Cookbook review: 'The Art of Chocolate Making' is a tasty treat of a cookbook
"THE ART OF CHOCOLATE MAKING," by Anne Scott, Front Table Books, $29.99, 159 pages
In "The Art of Chocolate Making," award-winning chocolatier Anne Scott takes readers through the steps necessary to make professional quality chocolate in their own homes.
Scott had always enjoyed making chocolate, but in 2005, she and her husband opened an artisan family business called Auberge du Chocolat. Their shop, in Chesham, England, specializes in chocolates, gelato and fudge.
This cookbook teaches the history of chocolate, the intricacies involved in making chocolate, and multiple mouth-watering recipes readers can try themselves.
Scott believes that the more you know about the origins of chocolate, the more you will enjoy eating it. "The Art of Chocolate Making" is full of chocolate trivia such as, the ancient Mayan translation of the food is "God food" and that the cacao bean, the bean from which chocolate originates, can only grow in a few spots in the world.
Although chocolate is common place now, at one point it was such an exquisite rarity that only the most wealthy of citizens had even seen or tasted it. Scott attempts to bring back the delicacy of chocolate by showing readers just how fine chocolate should taste by skipping the store-bought candy and making their own.
After Scott guides readers through the background of the dessert, she instructs on the different methods of chocolate making with options like tempering, tabling and seeding.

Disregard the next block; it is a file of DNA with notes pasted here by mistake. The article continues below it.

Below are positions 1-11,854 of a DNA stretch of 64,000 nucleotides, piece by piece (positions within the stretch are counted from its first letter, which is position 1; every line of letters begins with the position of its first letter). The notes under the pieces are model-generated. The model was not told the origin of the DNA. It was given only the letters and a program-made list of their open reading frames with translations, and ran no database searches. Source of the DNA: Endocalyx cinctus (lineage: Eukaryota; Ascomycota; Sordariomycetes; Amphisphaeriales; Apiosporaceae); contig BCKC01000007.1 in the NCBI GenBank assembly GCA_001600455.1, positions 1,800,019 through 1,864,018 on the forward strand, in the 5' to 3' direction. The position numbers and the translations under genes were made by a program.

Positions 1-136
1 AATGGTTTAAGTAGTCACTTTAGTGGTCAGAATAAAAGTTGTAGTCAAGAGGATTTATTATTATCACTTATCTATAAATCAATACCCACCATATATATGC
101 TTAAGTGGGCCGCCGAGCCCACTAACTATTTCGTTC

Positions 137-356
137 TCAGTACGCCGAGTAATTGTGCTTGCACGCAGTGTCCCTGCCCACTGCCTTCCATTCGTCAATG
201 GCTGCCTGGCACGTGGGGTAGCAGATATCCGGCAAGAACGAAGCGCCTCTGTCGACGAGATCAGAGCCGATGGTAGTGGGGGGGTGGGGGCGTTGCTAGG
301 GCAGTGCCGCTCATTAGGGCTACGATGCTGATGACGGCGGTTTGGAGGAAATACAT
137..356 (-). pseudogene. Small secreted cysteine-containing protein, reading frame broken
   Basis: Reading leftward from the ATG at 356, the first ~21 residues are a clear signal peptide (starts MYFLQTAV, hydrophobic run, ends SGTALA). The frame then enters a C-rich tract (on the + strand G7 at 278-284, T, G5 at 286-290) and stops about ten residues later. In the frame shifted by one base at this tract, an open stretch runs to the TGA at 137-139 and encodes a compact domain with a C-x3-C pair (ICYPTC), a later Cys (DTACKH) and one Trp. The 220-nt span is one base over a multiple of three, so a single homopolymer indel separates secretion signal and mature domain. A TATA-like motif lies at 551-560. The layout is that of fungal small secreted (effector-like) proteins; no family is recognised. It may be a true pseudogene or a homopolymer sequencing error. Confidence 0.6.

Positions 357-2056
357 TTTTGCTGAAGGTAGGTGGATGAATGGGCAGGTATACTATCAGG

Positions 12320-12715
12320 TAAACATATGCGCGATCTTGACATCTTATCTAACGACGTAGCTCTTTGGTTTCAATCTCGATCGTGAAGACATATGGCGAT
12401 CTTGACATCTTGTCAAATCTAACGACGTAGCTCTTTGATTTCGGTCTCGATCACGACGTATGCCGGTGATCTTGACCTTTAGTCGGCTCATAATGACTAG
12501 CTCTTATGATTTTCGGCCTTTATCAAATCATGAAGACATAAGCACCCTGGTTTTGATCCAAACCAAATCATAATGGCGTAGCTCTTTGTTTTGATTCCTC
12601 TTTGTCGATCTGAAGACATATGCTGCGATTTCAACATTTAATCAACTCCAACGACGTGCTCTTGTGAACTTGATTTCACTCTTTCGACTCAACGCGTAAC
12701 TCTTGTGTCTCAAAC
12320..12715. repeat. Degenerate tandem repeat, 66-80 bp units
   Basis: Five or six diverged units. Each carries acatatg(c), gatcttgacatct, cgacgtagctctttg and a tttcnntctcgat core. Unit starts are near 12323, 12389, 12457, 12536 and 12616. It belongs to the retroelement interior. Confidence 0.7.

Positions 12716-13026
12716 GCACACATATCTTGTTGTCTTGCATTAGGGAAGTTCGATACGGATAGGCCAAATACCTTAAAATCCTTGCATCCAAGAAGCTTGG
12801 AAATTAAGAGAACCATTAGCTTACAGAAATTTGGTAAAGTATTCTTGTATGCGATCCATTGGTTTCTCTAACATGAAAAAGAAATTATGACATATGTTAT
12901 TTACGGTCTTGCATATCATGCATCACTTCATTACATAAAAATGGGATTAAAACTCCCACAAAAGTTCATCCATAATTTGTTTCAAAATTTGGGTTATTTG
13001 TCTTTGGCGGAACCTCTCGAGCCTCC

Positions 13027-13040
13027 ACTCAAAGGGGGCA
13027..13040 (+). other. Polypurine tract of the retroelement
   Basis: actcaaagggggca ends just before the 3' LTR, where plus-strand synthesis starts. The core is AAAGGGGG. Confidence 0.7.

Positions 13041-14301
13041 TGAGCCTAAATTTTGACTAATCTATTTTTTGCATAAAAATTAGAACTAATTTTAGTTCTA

Chocolate making may seem complicated, from the types of chocolate to the decision whether to make a ganache or a truffle, but Scott makes the process seem easy enough for beginners by the simple steps and helpful photographs.
With recipes to suit every taste, and photographs to match, the process of chocolate making can be something to enjoy as a family. Recipes range from flavored chocolates to fun-shaped chocolates for children.
7.5 ounces white chocolate, chopped or in pellet form, for enrobing
3.5 fluid ounces double cream (or substitute)
5 ounces milk chocolate, chopped or in pellet form
1 ounce unsalted butter, softened
seeds from half a vanilla pod and a few drops good-quality vanilla extract
7 ounces white chocolate
1. Temper (the white chocolate for enrobing) and spread about a quarter of the tempered chocolate onto a sheet of grease-proof paper. Leave to set. When dry to the touch, cut out circles from the thin layer of about one-half inch in diameter.
2. Warm the cream. Add the milk chocolate and stir until all the chocolate is incorporated. If you still have lumps of chocolate, warm the mixture for about 10 seconds in the microwave and stir again until melted.
3. Blend in the butter, vanilla seeds and vanilla extract and whisk until light and smooth. Using a piping bag, pipe small mounds of the ganache onto the white discs of chocolate and leave to set.
4. When set, temper the remaining white chocolate to dip each chocolate to fully seal it. Leave the chocolates to set before cutting away any “feet.”
— "The Art of Chocolate Making," by Anne Scott
Tara Creel is a Logan native and mother of three boys. Her email is firstname.lastname@example.org. Twitter: CreelTara
- Condoleezza Rice and Jenny Oaks Baker release...
- Brooke Romney: Why we are taking the fun out...
- Time for an assessment of the year in movies...
- UTubers: Lexi Walker sings 'America the...
- New Episcopal presiding bishop gives message...
- We're doing youth soccer wrong: Stop yelling...
- Matching 'the majesty': Tuacahn Amphitheatre...
- Beat the heat: 33 free splash pads in Utah
- In our opinion: Declaration of... 21
- Does Shakespeare still have a place in... 10
- Condoleezza Rice and Jenny Oaks Baker... 9
- UTubers: Vocal Point director, mom... 4
- Where are all the good Fourth of July... 4
- An 'all-American tradition': Fourth of... 3
- We're doing youth soccer wrong: Stop... 3
- UTubers: Lexi Walker sings 'America the... 2